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Indus Water Treaty and World Bank

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December 05, 2016

Why in news?

The India-Pakistan water dispute is set to intensify as New Delhi questioning the World Bank’s neutrality in arbitrating between the two countries.

What is the issue?

  • The World Bank brokered the Indus Waters Treaty (IWT) in 1960.
  • It also settles differences arising from sharing of water and setting up projects along the Indus river basin.
  • India is now not happy as the international body accepted Pakistan’s demand to initiate a court of arbitration (CoA) process to resolve a dispute involving the 330-MW Kishenganga and 850-MW Ratle hydroelectric projects.

What is Pakistan’s accusation?

  • The tussle involves two hydroelectric projects that are coming up on the Jhelum and Chenab rivers respectively.
  • Objecting to the design of the 330-MW Kishenganga project, Pakistan claimed it would result in a 40% reduction of water flowing into the country – flouting IWT provisions in the process.
  • As for the 850 MW Ratle power plant, Pakistan wants the planned storage capacity of the project to be reduced from 24 million cubic metres to eight million cubic metres.

What is India’s reaction?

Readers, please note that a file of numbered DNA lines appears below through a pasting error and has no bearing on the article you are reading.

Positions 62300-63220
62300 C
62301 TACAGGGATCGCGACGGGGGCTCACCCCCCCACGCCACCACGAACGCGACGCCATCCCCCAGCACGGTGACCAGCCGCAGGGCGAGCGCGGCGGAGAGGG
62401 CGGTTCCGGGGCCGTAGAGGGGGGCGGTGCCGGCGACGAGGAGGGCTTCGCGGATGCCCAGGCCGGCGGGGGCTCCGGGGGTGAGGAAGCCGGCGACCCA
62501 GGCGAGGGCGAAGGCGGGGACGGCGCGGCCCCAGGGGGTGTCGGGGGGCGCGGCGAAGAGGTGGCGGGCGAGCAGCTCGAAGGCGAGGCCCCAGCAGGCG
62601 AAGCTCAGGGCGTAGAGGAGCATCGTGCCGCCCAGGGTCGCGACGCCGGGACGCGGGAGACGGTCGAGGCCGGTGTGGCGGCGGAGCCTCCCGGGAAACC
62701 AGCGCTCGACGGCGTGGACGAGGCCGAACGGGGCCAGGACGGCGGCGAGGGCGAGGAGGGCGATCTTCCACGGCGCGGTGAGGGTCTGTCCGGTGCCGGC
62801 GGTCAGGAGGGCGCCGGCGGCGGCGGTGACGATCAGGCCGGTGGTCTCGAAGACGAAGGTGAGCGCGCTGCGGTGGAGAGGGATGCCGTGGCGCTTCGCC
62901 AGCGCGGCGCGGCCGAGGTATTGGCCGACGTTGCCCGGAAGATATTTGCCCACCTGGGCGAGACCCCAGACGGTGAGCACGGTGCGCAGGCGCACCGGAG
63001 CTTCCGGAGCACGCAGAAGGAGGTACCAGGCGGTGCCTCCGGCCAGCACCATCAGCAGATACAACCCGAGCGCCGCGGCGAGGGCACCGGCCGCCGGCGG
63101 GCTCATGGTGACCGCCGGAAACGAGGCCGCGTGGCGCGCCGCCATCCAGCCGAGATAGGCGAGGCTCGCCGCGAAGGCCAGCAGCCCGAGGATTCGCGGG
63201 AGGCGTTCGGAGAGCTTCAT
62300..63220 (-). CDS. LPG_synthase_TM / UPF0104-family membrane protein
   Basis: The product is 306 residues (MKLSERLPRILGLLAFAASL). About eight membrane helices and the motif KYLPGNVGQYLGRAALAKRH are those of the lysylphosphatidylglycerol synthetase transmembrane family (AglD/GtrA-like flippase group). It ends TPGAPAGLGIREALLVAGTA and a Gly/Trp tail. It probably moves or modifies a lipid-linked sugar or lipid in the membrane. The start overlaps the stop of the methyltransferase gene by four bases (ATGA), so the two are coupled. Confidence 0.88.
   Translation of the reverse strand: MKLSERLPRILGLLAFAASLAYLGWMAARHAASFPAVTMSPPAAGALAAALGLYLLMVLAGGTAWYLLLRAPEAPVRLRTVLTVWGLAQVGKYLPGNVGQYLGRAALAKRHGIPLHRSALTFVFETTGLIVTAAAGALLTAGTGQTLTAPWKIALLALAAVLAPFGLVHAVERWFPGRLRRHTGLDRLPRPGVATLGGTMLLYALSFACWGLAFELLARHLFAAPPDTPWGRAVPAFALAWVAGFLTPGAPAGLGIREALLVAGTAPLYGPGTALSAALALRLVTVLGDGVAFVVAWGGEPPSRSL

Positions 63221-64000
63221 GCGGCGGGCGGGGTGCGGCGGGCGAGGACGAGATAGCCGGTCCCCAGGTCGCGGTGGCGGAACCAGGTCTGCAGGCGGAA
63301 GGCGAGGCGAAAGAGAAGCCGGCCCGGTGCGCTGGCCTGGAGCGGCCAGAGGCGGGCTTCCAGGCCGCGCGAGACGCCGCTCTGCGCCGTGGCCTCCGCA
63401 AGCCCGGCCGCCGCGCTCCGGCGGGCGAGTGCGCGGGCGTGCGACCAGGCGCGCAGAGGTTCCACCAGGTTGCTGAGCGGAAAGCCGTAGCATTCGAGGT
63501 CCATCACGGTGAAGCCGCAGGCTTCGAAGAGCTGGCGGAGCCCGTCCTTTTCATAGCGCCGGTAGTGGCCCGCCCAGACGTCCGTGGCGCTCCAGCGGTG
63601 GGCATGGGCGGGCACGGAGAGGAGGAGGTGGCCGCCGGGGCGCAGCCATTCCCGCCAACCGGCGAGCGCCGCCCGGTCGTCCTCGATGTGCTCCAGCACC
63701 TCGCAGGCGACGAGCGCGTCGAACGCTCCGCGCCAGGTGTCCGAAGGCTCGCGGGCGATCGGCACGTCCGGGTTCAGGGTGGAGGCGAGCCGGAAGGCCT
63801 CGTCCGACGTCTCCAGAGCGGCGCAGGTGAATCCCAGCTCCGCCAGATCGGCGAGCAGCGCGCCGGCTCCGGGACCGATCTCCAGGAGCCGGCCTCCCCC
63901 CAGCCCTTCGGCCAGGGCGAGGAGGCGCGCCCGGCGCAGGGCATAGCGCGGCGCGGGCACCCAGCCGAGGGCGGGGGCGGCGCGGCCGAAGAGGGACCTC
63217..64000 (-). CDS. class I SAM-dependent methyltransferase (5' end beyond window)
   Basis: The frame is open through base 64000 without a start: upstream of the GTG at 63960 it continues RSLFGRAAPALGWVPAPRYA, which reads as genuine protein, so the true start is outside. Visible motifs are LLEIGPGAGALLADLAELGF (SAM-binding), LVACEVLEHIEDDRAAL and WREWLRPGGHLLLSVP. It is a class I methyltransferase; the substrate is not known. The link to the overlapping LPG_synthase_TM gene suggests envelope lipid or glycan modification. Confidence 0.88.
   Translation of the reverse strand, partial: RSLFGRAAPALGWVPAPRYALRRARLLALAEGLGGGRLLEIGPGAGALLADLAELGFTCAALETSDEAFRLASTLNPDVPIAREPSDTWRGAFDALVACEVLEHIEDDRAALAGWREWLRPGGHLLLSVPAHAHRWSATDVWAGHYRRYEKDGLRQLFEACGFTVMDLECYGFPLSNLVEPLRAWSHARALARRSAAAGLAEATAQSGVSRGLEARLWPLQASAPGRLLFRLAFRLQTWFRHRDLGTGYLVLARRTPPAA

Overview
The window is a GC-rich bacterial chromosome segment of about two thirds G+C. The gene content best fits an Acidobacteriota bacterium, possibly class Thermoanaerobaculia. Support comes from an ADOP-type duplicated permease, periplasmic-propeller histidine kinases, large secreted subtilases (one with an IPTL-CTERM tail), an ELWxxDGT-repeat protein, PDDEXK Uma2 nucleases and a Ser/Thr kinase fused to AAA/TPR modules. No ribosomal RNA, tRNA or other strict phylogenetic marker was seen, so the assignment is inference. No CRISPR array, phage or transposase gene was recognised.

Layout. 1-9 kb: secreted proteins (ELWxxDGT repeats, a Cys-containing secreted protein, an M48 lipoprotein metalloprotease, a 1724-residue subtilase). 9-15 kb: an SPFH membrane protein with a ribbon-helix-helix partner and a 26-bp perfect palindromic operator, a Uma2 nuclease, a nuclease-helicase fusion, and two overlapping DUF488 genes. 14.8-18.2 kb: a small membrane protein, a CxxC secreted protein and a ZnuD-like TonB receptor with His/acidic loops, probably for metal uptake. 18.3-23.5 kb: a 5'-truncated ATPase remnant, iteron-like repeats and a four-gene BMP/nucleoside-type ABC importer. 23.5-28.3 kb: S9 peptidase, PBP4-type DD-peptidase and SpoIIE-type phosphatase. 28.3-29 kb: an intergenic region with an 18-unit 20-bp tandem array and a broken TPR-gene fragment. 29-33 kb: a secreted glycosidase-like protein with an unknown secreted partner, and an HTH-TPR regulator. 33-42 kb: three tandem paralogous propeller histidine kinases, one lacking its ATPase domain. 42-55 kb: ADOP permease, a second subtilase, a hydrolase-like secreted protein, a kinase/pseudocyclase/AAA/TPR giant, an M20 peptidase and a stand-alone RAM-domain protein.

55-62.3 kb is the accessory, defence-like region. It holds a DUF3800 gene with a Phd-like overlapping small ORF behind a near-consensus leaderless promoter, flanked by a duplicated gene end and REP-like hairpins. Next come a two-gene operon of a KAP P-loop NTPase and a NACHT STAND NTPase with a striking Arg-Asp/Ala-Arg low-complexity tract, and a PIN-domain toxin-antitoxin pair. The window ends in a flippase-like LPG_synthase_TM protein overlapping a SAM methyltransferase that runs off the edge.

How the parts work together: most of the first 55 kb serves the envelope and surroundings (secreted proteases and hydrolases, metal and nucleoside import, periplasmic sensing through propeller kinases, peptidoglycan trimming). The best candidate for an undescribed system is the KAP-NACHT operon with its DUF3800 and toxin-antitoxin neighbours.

• India, however, held that the two projects do not violate any provision of the treaty.
  • Government sources said New Delhi accused the World Bank of adopting a “non-neutral” stand that appeared to favour Pakistan.
  • India took a “very hard stand” against the World Bank for not acting on India’s request to have neutral experts look into the dispute as per IWT provisions.
  • An official from the Union water resources ministry alleged that the World Bank did nothing despite having 20 days to work on India’s request. “But they promptly accepted Pakistan’s demand to have a CoA,” he said.
  • The latest row follows the World Bank’s decision to proceed simultaneously with two parallel mechanisms – Pakistan’s demand for a CoA and India’s request for neutral experts.
  • India termed it as a decision that was “legally untenable” and violated the provisions of the IWT.
  • This row has put the IWT under further strain.


Category: Mains | GS-II | Bilateral Relations

Source: hindustantimes

Author: Shankar IAS Academy Bangalore - Top UPS Coaching Academy


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